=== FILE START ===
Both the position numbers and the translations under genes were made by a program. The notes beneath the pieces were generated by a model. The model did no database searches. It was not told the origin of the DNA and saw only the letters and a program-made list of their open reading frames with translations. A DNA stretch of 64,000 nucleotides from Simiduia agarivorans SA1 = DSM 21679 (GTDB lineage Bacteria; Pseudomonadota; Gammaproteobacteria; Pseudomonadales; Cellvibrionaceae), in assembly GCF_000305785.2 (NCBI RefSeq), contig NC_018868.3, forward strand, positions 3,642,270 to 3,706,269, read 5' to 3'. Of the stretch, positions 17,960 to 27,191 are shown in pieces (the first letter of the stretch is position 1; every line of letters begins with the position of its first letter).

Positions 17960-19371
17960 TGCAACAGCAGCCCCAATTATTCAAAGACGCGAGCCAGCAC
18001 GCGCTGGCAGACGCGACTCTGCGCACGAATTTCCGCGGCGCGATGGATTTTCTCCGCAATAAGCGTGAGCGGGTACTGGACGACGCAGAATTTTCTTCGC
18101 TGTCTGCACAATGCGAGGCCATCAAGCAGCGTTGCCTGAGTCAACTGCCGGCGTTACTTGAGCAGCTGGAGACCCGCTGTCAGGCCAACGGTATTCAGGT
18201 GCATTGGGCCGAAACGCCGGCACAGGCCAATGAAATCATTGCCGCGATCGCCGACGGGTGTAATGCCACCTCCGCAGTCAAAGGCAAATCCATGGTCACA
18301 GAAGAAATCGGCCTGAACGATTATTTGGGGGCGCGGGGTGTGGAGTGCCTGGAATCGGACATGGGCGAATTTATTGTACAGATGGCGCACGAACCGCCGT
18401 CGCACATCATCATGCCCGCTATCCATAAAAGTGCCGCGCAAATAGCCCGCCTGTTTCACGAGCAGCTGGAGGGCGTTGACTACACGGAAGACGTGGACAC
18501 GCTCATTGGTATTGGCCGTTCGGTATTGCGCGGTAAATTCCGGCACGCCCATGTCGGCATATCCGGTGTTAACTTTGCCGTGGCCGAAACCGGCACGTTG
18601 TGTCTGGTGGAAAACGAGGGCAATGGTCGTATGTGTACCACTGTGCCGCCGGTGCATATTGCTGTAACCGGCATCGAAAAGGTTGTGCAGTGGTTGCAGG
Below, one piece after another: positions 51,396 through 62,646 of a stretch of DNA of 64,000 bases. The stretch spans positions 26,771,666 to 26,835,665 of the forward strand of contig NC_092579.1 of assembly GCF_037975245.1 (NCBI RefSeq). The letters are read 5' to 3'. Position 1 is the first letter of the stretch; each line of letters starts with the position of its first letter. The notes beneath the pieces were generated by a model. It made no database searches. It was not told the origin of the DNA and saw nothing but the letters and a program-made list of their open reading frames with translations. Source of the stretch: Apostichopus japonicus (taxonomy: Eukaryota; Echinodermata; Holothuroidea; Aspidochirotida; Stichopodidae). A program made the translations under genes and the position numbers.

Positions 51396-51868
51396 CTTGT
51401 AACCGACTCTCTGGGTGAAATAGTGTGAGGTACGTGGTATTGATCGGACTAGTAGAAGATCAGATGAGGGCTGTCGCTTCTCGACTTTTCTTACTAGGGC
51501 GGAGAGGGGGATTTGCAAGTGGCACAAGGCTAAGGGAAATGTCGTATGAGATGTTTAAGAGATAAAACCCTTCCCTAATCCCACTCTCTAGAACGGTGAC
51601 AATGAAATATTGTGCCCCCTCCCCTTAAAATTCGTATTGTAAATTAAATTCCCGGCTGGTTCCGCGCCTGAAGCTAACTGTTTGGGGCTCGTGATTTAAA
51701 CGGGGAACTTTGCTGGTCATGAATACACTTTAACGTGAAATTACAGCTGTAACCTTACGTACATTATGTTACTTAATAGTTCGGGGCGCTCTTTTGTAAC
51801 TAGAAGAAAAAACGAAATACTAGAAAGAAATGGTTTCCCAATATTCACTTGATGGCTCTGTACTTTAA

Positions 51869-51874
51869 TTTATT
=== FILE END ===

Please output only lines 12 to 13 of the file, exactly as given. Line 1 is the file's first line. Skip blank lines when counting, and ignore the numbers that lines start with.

Positions 51396-51868
51396 CTTGT